The sights are made up of multiple parts resulting in very good detail definition but they need care as some of the parts are quite small, there are also some alternate parts for the range telescope.  The left side Telescope Mount M21 includes the Panoramic Telescope M12A2 with the right side Range Quadrant M4 has the Telescope Mount M23, for those technically minded.

The Range Quadrant is attached to the elevation wheel mount with connecting rods and gluing this to the carriage is rather tricky as it fits very close to the gun breech/barrel slide and very easy to glue this in the process. If you don’t plan on moving the gun breech/barrel slide then this isn’t a problem and you just glue away.

These are made up of three parts, the larger lower section with central V attachment and the two smaller upper folding sections. All are moulded quite thin without any edge bevelling and are pin mark free with fine hinge and rivet details.

The top folding supports (parts D17) have fine etched chain provided to add additional detail as does the lid of the two part Telescope box. There are actually two Telescope boxes in the kit, a smaller one mounted on the inside of the shield and a large one on separate mounting bracket on the front side of the shield. You should NOT fit both cases as per the instructions as the smaller box was used on very early shields and the larger box to later shields and would probably be the more appropriate case to use.

The shields are attached to the gun by three mounting rods without any problems apart from the usual care as there is not a lot of room to manoeuvre with all the small bits added to the gun along the way.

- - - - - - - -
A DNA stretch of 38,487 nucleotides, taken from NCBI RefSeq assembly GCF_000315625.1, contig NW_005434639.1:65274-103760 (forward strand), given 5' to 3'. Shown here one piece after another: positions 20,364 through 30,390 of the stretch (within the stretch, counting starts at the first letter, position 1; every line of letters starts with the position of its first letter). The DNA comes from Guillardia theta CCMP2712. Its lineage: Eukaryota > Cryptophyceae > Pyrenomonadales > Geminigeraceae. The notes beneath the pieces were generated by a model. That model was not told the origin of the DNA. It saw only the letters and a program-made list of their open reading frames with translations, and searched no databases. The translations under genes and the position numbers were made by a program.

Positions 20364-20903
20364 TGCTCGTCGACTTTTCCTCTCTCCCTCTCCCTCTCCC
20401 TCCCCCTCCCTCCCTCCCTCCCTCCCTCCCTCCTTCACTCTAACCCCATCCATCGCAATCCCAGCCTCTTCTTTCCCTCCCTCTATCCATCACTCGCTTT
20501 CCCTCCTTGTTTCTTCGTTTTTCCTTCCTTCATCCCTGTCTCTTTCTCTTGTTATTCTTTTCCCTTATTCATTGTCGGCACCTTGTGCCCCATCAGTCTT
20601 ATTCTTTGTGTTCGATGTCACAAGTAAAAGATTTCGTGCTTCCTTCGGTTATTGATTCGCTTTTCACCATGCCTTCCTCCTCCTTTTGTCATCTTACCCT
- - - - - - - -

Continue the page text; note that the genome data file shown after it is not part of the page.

Additional Items:
Also included with the kit is a nicely done (for plastic) M2HB cal.50 MG which features the receiver in two halves allowing the “hollow” look of the actual gun to be shown if you open out the side recesses? The top ammo feed cover and rear firing handles are separate parts along with mountings to fit to the gun.

As this was a ranging gun used for training it shouldn’t be fitted for an active service gun but leaves you with a very nice cal.50 for the spares box.

Other inclusions is a nicely moulded one piece tail light assembly that is attached to the barrel tube during road transport and three alternate tow pintle hooks to replace the applicable kit hooks if you want to attach the gun behind;

  1. GMC 1 ½ ton truck, M3A1 Scout Car or M3 Half Track (AFV Club, DML, Hobby Boss)
  2. M35 2 ½ ton truck (AFV Club)
  3. WC63 1 ½ ton Weapons Carrier (AFV Club)
These are the usual exploded view type drawings that have clearly laid out assembly sequences that are easy to follow in most but some sub-assemblies are quite busy and you need to study the instructions carefully.

There are also a few small B&W images of the actual gun to illustrate some of the sub-assemblies that help in positioning some of the smaller parts.

This is a superbly done kit of the early M2A1 105mm Howitzer and Carriage M2 with many fine parts that result in excellent detail definition although this has a trade off with additional assembly required along the way.

The overall gun and smaller individual sub-assemblies are all to scale with some sections movable after assembly if you wish to put in the work required to achieve this, the only real gripe is the vinyl tyres that don’t “fill out” the rims as they should leaving a gap around the rims.

Rating  8.5/10

The Sprues:

Click on thumbnails for larger view
AFV ClubAFV ClubAFV ClubAFV ClubAFV Club
Detail images
AFV ClubAFV ClubAFV Club
Sprue detail images
AFV ClubAFV ClubAFV ClubAFV ClubAFV ClubAFV ClubAFV ClubAFV ClubAFV ClubAFV Club
AFV ClubAFV ClubAFV ClubAFV ClubAFV ClubAFV ClubAFV ClubAFV ClubAFV Club
Close new window to return to review

M101A1 105mm Howitzer
in detail
Wings & Wheels Publications R 048
U.S. WWII 105mm Howitzers
M2A1 & M3

Tankograd Technical Manual Series No.6016
TM9-325 105mm Howitzers M2A1
Carriages M2A1 and M2A2

Easy 1 Productions CD-ROM #T003
Easy 1
Thanks to my credit card and Hobbyeasy for the review kit.

Page created March 31, 2011

Back to Top